Industry outlook: Malaysia (2°30 N, 112°30 E) is
a tropical country where various fruits are cultivated. Some of these fruits
are native to this country while others are introduced elsewhere due to its
high commercial potential. Various fruits are cultivated in Malaysia as shown
in Table 1. The cultivated area for local fruit planting is
currently recorded at 298,429 ha with production at 1,767,800 metric tonne per
The per capita consumption of fruit in Malaysia is estimated at 48.82 kg for
year 2010 (Hassan, 2007).
Eleven local fruits namely the starfruit, dragon fruit, pineapple, rambutan,
durian, pomelo, papaya, mango, mangosteen, jack fruit and guava have been identified
as the new export earners for Malaysia to date. These fruits, which are known
as the exotic fruits in the West, are fast gaining popularity worldwide with
an estimated market worth of over USD10 billion annually (http://biz.thestar.com.my/news/story.asp?file=/
2010/8/3/business/6781157). Europe is currently the main tropical fruit
importer making up to almost 50% of the market share. The Food and Agriculture
Organisation of the United Nations (FAO) has also categorized mango, pineapple,
papaya and avocado as the fourth world major tropical fruits. Malaysia is already
producing some of these major tropical fruits in this list. Figure
1 shows some examples of fruits currently cultivated in Malaysia.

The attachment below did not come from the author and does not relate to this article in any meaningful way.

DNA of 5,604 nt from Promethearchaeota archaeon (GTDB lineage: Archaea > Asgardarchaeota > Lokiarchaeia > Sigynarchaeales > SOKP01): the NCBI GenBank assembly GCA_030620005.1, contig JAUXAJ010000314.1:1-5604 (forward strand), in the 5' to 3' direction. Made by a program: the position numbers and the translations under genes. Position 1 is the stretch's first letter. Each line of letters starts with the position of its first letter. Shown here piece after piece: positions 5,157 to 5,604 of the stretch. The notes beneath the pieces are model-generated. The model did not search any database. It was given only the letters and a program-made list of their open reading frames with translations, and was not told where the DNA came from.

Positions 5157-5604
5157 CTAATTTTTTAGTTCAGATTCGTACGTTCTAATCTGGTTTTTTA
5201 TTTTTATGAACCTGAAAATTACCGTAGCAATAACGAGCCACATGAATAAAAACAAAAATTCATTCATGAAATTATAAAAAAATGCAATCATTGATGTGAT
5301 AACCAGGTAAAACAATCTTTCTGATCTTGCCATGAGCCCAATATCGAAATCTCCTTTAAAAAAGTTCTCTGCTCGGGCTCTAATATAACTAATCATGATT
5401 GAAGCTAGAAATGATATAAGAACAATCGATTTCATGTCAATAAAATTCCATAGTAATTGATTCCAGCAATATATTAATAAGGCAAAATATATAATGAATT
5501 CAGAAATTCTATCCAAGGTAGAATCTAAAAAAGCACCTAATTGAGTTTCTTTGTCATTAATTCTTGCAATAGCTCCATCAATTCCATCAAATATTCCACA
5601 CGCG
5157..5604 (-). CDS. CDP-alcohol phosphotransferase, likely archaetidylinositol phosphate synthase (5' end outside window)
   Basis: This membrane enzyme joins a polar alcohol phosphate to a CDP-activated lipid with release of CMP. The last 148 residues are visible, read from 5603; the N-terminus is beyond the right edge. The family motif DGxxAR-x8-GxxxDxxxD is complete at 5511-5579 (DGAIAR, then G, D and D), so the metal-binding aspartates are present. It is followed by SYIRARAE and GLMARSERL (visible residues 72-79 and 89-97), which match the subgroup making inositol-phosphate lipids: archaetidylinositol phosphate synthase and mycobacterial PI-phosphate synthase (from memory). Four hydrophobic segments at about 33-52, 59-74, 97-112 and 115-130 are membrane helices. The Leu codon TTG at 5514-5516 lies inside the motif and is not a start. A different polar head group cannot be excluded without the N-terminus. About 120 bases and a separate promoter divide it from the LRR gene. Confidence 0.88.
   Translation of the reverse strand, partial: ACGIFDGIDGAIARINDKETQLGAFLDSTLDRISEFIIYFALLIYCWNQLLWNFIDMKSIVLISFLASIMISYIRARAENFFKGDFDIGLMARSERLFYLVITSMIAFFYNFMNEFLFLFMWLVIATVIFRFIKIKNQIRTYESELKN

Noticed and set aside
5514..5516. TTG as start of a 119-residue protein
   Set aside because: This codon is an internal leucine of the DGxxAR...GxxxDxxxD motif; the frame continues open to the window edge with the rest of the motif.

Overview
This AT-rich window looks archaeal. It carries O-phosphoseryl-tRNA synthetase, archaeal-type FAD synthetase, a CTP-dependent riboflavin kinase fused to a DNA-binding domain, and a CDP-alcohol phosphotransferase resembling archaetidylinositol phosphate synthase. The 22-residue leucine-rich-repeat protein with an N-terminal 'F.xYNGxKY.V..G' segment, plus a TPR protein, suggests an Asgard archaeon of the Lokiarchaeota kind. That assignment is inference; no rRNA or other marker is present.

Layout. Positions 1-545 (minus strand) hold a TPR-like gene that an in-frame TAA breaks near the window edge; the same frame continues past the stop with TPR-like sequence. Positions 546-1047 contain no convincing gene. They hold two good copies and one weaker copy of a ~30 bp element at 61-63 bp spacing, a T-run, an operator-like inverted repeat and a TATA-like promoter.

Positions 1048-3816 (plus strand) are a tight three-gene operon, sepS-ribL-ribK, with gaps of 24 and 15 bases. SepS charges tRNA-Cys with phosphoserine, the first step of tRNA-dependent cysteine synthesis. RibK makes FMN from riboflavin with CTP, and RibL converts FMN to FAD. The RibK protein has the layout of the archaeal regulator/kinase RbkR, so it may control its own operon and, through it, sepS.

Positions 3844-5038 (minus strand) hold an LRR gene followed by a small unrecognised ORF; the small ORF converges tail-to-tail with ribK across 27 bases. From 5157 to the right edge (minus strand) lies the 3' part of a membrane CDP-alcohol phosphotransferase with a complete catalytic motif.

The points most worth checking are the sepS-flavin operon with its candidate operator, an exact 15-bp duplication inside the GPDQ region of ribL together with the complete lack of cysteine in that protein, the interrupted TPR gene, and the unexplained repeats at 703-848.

|| Typical tropical fruits planted in Malaysia
|*Source: Department of Agriculture, 2010 statistics
Fruit drying: In general, fruits can be preserved easily and drying
is known as one of the oldest preservation techniques known to mankind. Tropical
fruits generally have short shelf life of few days to a week depending on the
maturity and storage conditions. During peak harvesting period spoilage of fruits
occurs due to over fruiting which results in excessive production.
Fruits can normally be dehydrated by various methods and processed into various
forms of products. Hot air drying is the most common method used but other methods
such as freeze drying, heat pump drying, vacuum drying and microwave drying
can be used as an alternative drying option.
|| Examples of tropical fruits cultivated in Malaysia
||Drying studies of Malaysian fruits
The finished products can be obtained in several forms such as chips, cubes,